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Tokyo work on accessibility in time for the 2020 Paralympics

Olympic rings

This year, Tokyo is set to host the 2020 Summer Olympic and Paralympic Games, but is Japan’s capital city ready to be accessible for all? Kyodo News conducted a survey targeting people with disabilities in Japan which revealed 66% of respondents have not seen any improvement in accessibility or understanding of disabilities since Tokyo was awarded hosting rights in 2013. The survey was in collaboration with the Japan Disability Forum and Nationwide Support Centre for Students with Disabilities.

Kyodo News’ research also revealed that 98 of 175 responding para-athletes who aim to attend the Tokyo Games said that “accessibility at public facilities and transportation systems needed to be improved.” A para table tennis player Kimie Bessho tells Kyodo News there also “aren't many hotels with barrier-free access."

Japan is working on multiple initiatives to help ensure the Tokyo Games are inclusive for all. Last September, an order was made that newly built or renovated hotels must have rooms accessible to wheelchair users. The country has also been working on broadening the understanding of disabilities, focusing on education at schools.

Other initiatives include the installation of new elevators in train and subway stations close to the National Stadium, the main venue for the games. Kazunori Wakita, from the Tokyo Metro, tells Kyodo News: “We have further accelerated our barrier-free initiative at stations ever since Tokyo was elected as the host city.” The station close to the Tokyo Metropolitan Gymnasium is one of the 9 stations to undergo improvements on accessibility, with Tokyo Metro building a whole new platform.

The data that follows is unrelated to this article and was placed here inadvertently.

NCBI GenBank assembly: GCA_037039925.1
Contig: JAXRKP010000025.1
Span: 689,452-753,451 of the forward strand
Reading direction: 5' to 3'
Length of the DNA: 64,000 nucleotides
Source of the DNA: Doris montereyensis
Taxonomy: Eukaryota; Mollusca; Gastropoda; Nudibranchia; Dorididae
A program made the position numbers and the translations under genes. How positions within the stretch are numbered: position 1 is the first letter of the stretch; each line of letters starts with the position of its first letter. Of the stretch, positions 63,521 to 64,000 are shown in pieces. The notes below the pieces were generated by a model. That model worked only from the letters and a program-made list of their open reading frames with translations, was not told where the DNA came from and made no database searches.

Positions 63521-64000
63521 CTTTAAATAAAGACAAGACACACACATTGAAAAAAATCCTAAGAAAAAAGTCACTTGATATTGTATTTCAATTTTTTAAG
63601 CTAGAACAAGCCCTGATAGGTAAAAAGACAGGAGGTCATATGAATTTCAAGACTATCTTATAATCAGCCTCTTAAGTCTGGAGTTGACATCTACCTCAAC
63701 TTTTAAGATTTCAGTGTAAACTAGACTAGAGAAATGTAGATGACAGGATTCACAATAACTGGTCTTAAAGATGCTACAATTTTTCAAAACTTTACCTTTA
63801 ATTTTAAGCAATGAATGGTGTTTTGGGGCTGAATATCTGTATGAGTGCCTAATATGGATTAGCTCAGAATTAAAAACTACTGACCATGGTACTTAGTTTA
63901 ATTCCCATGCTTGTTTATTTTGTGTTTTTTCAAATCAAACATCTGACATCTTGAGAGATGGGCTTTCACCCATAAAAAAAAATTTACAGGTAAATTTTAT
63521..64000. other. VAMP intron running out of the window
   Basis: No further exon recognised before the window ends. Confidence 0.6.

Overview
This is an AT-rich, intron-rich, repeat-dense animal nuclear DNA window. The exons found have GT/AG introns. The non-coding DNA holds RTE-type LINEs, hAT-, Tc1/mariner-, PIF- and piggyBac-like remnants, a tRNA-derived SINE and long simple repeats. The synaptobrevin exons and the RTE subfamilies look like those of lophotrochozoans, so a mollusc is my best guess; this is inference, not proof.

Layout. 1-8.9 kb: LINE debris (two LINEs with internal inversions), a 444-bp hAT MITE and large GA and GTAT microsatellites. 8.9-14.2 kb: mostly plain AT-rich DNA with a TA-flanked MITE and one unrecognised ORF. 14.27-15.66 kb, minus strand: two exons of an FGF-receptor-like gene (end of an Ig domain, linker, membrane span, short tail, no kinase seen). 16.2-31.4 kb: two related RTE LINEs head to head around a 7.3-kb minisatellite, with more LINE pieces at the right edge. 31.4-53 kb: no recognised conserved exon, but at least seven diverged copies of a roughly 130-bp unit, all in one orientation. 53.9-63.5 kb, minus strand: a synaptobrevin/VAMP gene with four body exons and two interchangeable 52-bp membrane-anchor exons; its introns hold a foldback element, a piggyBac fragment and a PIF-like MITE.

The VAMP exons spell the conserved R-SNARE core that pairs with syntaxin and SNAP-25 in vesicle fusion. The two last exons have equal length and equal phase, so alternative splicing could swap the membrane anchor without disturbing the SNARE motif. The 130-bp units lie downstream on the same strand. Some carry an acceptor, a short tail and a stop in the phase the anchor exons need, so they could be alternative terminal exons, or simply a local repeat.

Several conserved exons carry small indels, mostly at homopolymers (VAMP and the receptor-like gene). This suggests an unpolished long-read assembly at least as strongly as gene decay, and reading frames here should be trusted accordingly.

The article also reveals that Central Japan Railway Co. will launch a new bullet train model that will have a larger space for wheelchair users, an improvement from the current model, which only accommodates for one wheelchair.

Tokyo’s work on accessibility in preparation for the 2020 Olympics and Paralympics will mean those who struggle with low mobility and may rely on curved stairlifts can join in the crowds. The Tokyo Metro Station hope the improved accessibility will become a legacy of the Games.

This news article is from Companion Stairlifts. Articles that appear on this website are for information purposes only.